Judge greenlights COVID shutdown class-action suit against university

Judge mocks University of Delaware's argument that class-action suit won't work because students got different grades.

Published: April 4, 2023 12:08pm

Updated: April 4, 2023 1:47pm

A federal judge is allowing to proceed a class-action suit by University of Delaware students against the school for abruptly moving their classes online early in the COVID-19 pandemic, setting a worrisome precedent for other colleges that took similar measures.

The suit seeks damages and restitution from the school.

3rd U.S. Circuit Court of Appeals Judge Stephanos Bibas, sitting by designation as a trial judge, knocked down every argument by the university, including that the plaintiffs don't have standing and a class is not "ascertainable."

The plaintiffs are claiming breach of implied contract and unjust enrichment.

The students argue that "what they got was worth less than what they paid for" in tuition when in-person classes were banned, Bibas wrote in a Friday ruling. They seek to certify a class of all undergraduates who paid tuition in the spring 2020 semester: at least 9,000 out of 17,000 total students. (Bibas says the university took in $160 million that semester.)

The university clearly caused "injury in fact" by "moving classes online. And I could redress that injury by awarding damages or ordering restitution," Bibas wrote. The class can be certified because "enrollment and payment are verifiable facts," and the university can track who paid "some amount of tuition" that semester.

It's not credible for the university to claim "it is impossible to know who actually paid tuition" because the sought class excludes students with "full rides," and even students who "paid with money from outside sources ... were parties to a contract" it allegedly broke, he said.

A similar class-action suit against Brigham Young University was recently dismissed because the sought class was too broad to be ascertainable, Bibas wrote.

Beyond "judicial economy," Bibas approved the class because the plaintiffs are "students or recent college grads who likely lack the money to carry on this litigation alone" and many are "likely scattering across the country" having already graduated.

Perhaps most importantly, the university is wrong that the litigation involves "individualized inquiries about the students," the judge wrote.

They all have "indisputably common" questions: "If there was a contract for in-person classes, did U. Delaware breach it by going online? Was U. Delaware’s performance impossible?"

It is "false" for the university to claim the plaintiffs didn't pay tuition just because they didn't all front the money themselves, according to Bibas. It is sufficient to pay "through either loans or cash from their parents."

It's also irrelevant to the claims that the university never explicitly promised in-person classes, or that lead plaintiff Hannah Russo "left campus after someone tested positive for COVID there," since she testified she would have come back for in-person classes, the ruling says.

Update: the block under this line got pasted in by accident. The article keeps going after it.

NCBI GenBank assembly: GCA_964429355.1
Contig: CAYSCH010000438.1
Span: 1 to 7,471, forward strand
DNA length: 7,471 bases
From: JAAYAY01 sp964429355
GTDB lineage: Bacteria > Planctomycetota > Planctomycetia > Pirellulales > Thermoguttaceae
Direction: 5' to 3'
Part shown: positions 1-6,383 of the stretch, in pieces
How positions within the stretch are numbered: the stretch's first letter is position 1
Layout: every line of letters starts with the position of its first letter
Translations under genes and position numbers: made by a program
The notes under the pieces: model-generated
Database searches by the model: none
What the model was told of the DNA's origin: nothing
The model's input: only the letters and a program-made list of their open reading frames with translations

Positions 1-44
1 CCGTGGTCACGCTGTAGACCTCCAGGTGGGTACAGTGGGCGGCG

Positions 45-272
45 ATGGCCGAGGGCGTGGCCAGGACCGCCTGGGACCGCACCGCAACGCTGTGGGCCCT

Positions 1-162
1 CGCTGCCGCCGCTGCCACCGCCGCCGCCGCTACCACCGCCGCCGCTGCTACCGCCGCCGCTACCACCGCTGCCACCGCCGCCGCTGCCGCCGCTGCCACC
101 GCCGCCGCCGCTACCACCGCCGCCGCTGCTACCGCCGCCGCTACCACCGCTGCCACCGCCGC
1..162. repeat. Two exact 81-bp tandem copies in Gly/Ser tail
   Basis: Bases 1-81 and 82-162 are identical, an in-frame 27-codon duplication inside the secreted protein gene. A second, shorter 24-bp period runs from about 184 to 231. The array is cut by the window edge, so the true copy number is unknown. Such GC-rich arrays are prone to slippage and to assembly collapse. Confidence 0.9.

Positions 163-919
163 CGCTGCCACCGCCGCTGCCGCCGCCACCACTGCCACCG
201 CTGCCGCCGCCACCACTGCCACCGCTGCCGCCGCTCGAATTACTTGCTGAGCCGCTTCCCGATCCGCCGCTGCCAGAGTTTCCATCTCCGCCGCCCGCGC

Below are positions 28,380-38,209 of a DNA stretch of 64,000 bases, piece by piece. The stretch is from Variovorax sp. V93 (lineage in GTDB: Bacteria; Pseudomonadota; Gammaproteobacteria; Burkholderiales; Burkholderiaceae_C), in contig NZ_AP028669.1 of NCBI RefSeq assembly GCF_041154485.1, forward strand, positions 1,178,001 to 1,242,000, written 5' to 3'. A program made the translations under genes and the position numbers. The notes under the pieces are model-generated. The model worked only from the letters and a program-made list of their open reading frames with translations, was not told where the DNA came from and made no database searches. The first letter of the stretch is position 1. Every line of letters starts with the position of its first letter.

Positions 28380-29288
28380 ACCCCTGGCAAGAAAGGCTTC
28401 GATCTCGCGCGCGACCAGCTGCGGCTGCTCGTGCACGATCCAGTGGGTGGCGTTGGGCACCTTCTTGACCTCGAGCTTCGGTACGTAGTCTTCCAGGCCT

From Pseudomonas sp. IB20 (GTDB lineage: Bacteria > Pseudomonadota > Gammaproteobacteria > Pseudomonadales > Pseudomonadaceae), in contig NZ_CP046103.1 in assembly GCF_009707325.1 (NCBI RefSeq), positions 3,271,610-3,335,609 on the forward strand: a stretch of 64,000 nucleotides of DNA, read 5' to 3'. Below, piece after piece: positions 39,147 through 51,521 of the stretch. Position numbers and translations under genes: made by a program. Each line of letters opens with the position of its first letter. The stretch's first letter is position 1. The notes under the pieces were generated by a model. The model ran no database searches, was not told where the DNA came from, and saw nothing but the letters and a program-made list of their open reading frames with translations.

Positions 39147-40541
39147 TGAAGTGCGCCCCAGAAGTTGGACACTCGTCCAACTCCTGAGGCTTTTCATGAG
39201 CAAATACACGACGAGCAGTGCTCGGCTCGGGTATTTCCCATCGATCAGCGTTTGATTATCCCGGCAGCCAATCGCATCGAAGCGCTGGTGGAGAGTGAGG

The university doesn't explain why the students' claims are "atypical" due to their out-of-state status and differing amounts of CARES Act money they received, Bibas wrote. "The class naturally includes only students who attended in person" and full- or part-time status "does not affect the school’s liability."

It is simply wrong that "no plaintiff could ever be typical because liability must be determined on a student-by-student basis," the judge said.

"Since its founding, U. Delaware had always held classes in person for all students" except for those in "separate online programs," according to Bibas.

The students could show that all in-person enrolled students attended classes for the first half of the semester: "Such major actions are enough to show an implied contractual term," whereas the university emphasized "minor individualized questions" that "would not move the needle."

Bibas said he anticipates "looking at evidence of how U. Delaware advertised itself and whether students were attending classes in person before the pandemic" to "decide whether holding classes in person was part of the parties’ bargain."

Unjust enrichment may depend on the implied contract claim, the judge said. Since the university will likely argue "holding in-person classes was impossible," the students who paid tuition may have a claim for restitution as the parties "whose performance is more advanced" in the contract.

"If U. Delaware got a greater benefit than the students, then it was probably unjust for the school to keep the students’ money," but "if an online education in spring 2020 was worth full tuition, then there was no net enrichment," Bibas wrote. Any individualized questions, such as how much tuition each student paid, are "readily resolved."

He was bemused by the school's argument that the value of education is different for every student. "U. Delaware protests that some students got better grades in spring 2020 than any other semester," but the "fair market value" of their education wouldn't differ based on their grades for either in-person or online classes, Bibas wrote.

"Nor does it vary by how many clubs the student joins, how often the student uses the career services office, or how many times the student ends up in the university health center. These services are available to all students for the same fixed price," the ruling says.

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